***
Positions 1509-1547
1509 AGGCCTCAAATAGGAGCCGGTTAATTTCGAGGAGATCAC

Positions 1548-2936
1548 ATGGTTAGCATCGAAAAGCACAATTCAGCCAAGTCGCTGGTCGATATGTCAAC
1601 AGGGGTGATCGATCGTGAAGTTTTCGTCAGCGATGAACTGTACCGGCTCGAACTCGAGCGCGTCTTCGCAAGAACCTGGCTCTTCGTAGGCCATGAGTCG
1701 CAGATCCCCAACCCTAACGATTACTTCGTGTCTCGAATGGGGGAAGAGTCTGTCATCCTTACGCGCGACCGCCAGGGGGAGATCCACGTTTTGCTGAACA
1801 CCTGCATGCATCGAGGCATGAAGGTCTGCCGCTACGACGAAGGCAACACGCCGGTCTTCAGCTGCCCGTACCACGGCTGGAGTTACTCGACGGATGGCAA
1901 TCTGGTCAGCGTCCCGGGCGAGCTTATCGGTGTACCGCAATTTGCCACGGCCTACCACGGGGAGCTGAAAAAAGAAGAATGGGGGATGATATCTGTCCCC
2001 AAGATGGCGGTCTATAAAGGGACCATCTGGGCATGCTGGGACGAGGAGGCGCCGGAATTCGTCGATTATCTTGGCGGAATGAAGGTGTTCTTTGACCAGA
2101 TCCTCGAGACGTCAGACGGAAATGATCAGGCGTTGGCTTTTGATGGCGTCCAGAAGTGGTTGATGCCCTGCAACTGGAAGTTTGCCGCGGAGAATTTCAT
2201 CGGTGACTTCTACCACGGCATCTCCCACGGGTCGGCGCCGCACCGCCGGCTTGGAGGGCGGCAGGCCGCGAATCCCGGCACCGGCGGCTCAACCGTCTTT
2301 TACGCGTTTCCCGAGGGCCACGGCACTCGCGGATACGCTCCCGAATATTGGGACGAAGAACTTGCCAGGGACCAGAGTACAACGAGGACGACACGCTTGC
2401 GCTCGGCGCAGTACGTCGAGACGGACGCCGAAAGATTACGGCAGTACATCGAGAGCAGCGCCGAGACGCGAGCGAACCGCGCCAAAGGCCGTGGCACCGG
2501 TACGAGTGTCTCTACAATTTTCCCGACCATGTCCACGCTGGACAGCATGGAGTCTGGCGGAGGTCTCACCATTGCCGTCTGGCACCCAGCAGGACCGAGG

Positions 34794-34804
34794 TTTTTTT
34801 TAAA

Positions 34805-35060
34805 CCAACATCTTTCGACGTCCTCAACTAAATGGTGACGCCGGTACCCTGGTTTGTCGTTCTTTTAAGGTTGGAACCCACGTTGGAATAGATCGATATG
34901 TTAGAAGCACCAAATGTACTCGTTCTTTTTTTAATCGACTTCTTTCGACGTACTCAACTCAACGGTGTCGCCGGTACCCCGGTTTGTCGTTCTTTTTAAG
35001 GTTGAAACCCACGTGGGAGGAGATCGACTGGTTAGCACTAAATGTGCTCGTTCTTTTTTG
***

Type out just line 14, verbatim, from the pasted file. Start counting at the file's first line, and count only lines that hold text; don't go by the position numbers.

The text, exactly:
2501 TACGAGTGTCTCTACAATTTTCCCGACCATGTCCACGCTGGACAGCATGGAGTCTGGCGGAGGTCTCACCATTGCCGTCTGGCACCCAGCAGGACCGAGG